NEW YORK -- Save for a period of three days, the New York Rangers have sat atop the NHL standings since Jan. 3, a place they occupy heading into Tuesday night's game against the Nashville Predators.
The Rangers have led the Eastern Conference since the calendar flipped to 2012, the latest they've held that spot since the 1995-96 season.
Yet, there isn't an air of confidence around the club as they prepare to face the Predators (7:30 ET, NBCSP) at Madison Square Garden. Instead, there's more of a concern about rectifying their choppy play of late that has seen them drop two of three, including a truly lackluster showing in a 4-1 loss in Montreal on Sunday night.
Is it possible the Rangers, who were a heartbeat away from missing the playoffs for a second consecutive season in 2010-11, are now being held to a higher standard inside and outside their locker room?
"It's not acceptable to have a stretch of bad games. You're not going to play every game perfect. You have to find a way to bounce back, and right away without digging a hole." -- Brandon Dubinsky
The Rangers are one of a handful of teams that haven't lost three straight games in regulation this season. They opened the season 0-1-2, but haven't lost three consecutive games in any fashion since. They've won 11 of 14, but they haven't been as consistent in their last four games.
Their performance against the Phoenix Coyotes on Jan. 10 was far from poor, but they allowed a late third-period goal that sent the game to overtime. They were down to their final chance in the shootout before Marian Gaborik tied it and Derek Stepan won it in the sixth round.
They followed that two nights later with a 3-0 loss to the Ottawa Senators, another good game but not the kind of complete effort that had become the norm as they rose to the top of the NHL standings.
The Rangers bounced back with a 3-0 clinic against the Maple Leafs on Saturday, but had one of their worst games of the season in that 4-1 loss to the Canadiens, the Rangers' third game in four nights.
Coach John Tortorella said that's to be expected at this time of the season, especially when things were consistently going right for the Rangers during the first half.
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Don't tell forward Brian Boyle that a lull is only natural at this point of the season when the Rangers have done so much winning.
"We don't expect it all," Boyle said. "We said it after the Ottawa game. We don't expect any of this. No way. We want to win every single game. We expect to. We want to win. If it happens (a bad game), you have to deal with it accordingly. We have to deal with it as a group and figure it out, but you don't expect it."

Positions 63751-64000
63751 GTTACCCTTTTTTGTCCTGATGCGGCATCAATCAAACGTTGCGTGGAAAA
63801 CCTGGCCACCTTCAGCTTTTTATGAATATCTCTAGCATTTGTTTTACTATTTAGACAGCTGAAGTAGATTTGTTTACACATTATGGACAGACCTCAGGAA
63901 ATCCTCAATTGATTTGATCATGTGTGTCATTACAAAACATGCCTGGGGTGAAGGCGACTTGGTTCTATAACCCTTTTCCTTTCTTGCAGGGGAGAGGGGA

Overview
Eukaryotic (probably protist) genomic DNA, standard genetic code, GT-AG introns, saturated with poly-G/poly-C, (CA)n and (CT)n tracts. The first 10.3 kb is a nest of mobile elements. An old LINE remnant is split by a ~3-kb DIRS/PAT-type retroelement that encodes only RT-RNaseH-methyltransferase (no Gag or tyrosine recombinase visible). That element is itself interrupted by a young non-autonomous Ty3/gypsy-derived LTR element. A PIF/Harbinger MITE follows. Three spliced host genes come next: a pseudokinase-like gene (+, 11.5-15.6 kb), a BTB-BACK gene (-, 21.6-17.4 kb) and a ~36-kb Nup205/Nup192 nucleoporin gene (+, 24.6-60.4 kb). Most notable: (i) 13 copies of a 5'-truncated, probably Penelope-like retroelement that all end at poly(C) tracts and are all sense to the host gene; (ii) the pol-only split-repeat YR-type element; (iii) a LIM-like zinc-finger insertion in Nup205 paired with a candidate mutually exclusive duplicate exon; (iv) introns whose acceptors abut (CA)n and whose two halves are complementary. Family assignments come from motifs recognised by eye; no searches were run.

Boyle said it seems like since the Rangers have emerged as one of the League's top teams, opponents are bringing their best every time they take the ice.
"We've built an identity with the way we play, physical," Boyle said. "Outside the locker room … I guess you could say other teams, we're going to get their best. I assume that. I don't hear what other teams say, but it's part of the game. That's what we expect, they're going to come with their best when we've done what we've done. We expect teams are going to try to match that."
Dubinsky agreed with that sentiment and said getting things turned around right away against a red-hot Nashville team that's won five straight and eight of nine is important to prevent this recent scuffling turning into a bigger problem that lingers longer than it should.
"Throughout the course of an 82-game schedule, you're going to have some bad games," Dubinsky said. "What makes teams great is bouncing back from bad games and putting together a stretch of good games. Unfortunately this has seen two bumps in three games. It's a big test for us tonight. It's a good Nashville team. We have to make sure we get back to the way we play and put together a good stretch of those games.
"You're not going to win every night. It's about how quick you can get the momentum of the season back and get in the win column, because everybody will tell you it's all about confidence when you're winning and it's (lack of) confidence when you're losing. The great teams find a way to avoid those."
Follow Dave Lozo on Twitter: @DaveLozo